COVID-19 Business Closures Shuffle Real Estate Demand Across Communities

Dated: January 20 2021

Views: 1568


Title: COVID-19 Business Closures Shuffle Real Estate Demand Across Communities

Though real estate trends can vary by region, there is one constant that drives buyer interest and demand across the country: the surrounding area.  Homebuyers look at not just a home, but also for what the surrounding area provides and what it adds to the lifestyle they are searching for. One-of-a-kind restaurants, retail stores, a favorite grocery store, and so on attract buyers to homes in an area. So, what happens to residential real estate when commercial businesses close, restaurants permanently shutter, and windows on one-of-a-kind community establishments are boarded up? 

The hardest hit of all industries during the pandemic has been the restaurant industry, with over 100,000 restaurants across the country shuttered permanently.  The loss of local eateries extends far beyond just having to drive a few blocks further to get a burger.  Over 49% of agents cite restaurant closures as having the most negative impact on the desirability of certain neighborhoods. Two regions of the country that have experienced the largest and longest battle with COVID-19 have been the Northeast (New York) and Pacific (Washington and California).  These areas have lost thousands of restaurants so it is no wonder that in these two areas over 54% of agents say local business closures have driven down interest in nearby residential real estate. Another entertainment driven business that suffered closures due to the pandemic is bars and nightlife. These businesses lend to the weekend and late night energy that so many cities such as New York City and Los Angeles offer locals. The loss of bars and nightclubs has negatively impacted demand for real estate in local neighborhoods for 7.3% of real estate agents surveyed.  

Commercial office spaces were relatively deserted during the initial peak of COVID-19. Many companies experimented with work from home for the first time and quite a few have chosen to stick with it. Large tech companies have paved the way for work from home, and more than likely a large percentage of companies will decide to follow suit. Some estimate that remote work will take over the average workforce numbers by 2025. What does this mean for the residential real estate market? First, this does not help surrounding residential real estate that may have prospered due to booming commercial office space. In fact, commercial office closures, according to 18.2% of agents, have negatively impacted residential real estate.  Should remote work remain a lasting trend, more homebuyers could start searching for their future home far from the cities they currently reside, in search of towns they prefer. This shift would fuel the existing tendency of homebuyers who are purchasing in suburban and small town areas rather than urban areas. As the trend toward suburban living continues, agents selling in urban centers will be harder pressed to find buyers that are willing to pay higher taxes and higher prices for perks that are available in less expensive suburban areas.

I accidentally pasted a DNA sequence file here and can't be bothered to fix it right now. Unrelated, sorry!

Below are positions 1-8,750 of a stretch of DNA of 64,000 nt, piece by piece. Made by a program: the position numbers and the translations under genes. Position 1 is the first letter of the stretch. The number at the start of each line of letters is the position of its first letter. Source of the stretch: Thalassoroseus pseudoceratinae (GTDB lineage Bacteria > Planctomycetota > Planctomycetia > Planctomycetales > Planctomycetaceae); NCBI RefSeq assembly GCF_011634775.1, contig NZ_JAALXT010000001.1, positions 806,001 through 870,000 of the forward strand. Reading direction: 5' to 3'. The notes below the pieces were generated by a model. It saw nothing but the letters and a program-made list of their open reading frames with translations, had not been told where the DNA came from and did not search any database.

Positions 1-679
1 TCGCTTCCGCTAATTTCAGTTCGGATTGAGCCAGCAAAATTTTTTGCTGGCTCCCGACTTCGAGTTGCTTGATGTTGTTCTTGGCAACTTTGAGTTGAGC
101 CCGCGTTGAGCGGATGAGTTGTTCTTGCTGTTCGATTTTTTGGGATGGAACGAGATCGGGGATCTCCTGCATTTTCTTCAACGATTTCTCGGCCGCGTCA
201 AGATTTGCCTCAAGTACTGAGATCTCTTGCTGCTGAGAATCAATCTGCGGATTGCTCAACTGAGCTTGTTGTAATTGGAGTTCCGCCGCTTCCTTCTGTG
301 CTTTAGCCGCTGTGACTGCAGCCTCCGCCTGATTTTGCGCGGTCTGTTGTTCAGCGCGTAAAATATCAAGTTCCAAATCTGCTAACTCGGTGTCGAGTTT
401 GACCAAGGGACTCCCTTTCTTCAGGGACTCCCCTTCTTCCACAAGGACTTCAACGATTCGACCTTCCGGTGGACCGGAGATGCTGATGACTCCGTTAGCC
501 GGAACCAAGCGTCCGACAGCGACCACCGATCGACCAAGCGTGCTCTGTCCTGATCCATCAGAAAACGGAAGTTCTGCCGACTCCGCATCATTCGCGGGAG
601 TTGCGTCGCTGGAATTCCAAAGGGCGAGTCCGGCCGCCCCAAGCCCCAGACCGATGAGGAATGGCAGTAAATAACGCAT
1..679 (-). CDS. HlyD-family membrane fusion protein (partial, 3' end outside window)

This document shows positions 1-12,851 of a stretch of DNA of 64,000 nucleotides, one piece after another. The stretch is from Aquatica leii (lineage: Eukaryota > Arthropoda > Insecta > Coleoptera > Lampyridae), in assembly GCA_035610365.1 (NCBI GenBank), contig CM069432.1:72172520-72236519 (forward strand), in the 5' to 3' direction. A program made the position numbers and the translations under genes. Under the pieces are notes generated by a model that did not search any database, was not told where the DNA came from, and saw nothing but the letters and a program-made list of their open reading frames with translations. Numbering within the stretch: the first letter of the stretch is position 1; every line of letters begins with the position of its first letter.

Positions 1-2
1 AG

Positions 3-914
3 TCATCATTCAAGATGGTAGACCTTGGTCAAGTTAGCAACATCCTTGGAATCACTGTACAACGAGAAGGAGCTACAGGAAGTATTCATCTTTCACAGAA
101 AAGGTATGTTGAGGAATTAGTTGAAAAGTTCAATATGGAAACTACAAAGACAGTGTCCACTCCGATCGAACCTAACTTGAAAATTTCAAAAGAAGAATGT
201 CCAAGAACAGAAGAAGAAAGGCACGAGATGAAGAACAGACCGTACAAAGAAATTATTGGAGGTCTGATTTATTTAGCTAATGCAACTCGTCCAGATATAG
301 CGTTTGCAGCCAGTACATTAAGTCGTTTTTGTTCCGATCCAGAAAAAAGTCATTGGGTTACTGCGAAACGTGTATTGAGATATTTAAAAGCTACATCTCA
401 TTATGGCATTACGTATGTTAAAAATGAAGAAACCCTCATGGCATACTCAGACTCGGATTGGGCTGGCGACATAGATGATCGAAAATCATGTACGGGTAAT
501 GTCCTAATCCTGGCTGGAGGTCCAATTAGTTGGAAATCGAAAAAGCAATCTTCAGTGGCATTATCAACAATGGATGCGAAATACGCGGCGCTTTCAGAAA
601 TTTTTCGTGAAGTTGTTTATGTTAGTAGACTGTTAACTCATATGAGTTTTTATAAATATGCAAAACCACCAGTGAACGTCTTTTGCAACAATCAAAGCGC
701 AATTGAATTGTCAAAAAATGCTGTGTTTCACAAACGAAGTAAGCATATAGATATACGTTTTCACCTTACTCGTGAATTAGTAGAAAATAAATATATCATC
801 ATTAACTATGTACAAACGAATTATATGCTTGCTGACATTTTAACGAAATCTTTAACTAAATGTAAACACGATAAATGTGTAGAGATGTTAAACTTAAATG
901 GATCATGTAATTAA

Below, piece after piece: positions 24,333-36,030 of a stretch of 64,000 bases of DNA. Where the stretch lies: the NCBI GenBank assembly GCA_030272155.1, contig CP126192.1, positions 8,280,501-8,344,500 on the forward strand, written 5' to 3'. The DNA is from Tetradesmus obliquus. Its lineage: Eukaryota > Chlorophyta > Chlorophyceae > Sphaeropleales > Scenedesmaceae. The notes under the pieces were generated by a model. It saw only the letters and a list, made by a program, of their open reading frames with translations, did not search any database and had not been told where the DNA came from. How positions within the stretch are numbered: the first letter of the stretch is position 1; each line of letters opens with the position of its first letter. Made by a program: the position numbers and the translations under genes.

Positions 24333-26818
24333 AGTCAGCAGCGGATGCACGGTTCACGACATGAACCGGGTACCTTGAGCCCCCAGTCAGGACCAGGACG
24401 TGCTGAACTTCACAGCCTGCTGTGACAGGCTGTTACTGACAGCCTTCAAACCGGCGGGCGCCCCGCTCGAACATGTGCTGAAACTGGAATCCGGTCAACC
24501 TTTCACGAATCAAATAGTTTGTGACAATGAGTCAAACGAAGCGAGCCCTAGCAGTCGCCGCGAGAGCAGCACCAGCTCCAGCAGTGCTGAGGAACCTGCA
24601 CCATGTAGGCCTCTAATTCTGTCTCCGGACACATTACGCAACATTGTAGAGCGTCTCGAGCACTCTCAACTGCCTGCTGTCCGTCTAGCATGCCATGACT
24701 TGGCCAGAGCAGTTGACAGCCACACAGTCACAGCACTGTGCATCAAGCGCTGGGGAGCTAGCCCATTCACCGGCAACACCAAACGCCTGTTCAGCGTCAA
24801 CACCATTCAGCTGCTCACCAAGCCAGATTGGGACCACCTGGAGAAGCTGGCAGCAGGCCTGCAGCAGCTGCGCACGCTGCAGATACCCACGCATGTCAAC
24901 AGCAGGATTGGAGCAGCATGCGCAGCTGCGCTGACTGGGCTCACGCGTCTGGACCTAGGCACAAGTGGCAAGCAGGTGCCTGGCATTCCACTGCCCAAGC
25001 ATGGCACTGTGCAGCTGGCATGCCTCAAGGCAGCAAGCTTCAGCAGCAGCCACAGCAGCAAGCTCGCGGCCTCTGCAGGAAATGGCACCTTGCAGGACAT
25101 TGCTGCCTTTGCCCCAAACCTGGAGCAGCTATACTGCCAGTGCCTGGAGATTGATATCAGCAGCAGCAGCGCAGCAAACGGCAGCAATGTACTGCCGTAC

Common brand name stores such as GNC, Brooks Brothers, New York & Company, and Stein Mart all filed for Chapter 11 bankruptcy in 2020 and are downsizing the number of retail stores they are currently operating. These are just a few of the large name brands that finally met their downfall in 2020 and have added to the retail industry downturn. Retail commercial vacancy rates continue to rise and will reach 11% in 2021. In addition, urban and high-street retail was and continues to be negatively affected by the pandemic and the general move toward e-commerce shopping. While many small end shops close, new e-commerce warehouse fulfillment centers are opening.  In 2020 alone Amazon established plans to open 1,000 distribution centers in suburban areas. Each of these centers would add thousands of jobs that could supplement the loss of employment that so many have experienced throughout the pandemic. The placement of Amazon warehouses furthers the drive to suburbs for young qualified individuals and puts even more pressure on urban areas to keep up with suburban growth.  

During the initial wave of COVID-19, there was a great deal of hesitancy among sellers and a huge shift in large city real estate confidence. With vaccine rollout underway and the horizon in sight, Americans are ready to return to their lives. However, the landscape may be different.  Many restaurants will not return and the retail industry will need to shift its model if it wants to compete in the long term with e-commerce. However, the trend toward suburban living will continue as well Americans desire to find quiet, warmer, and safe living.  


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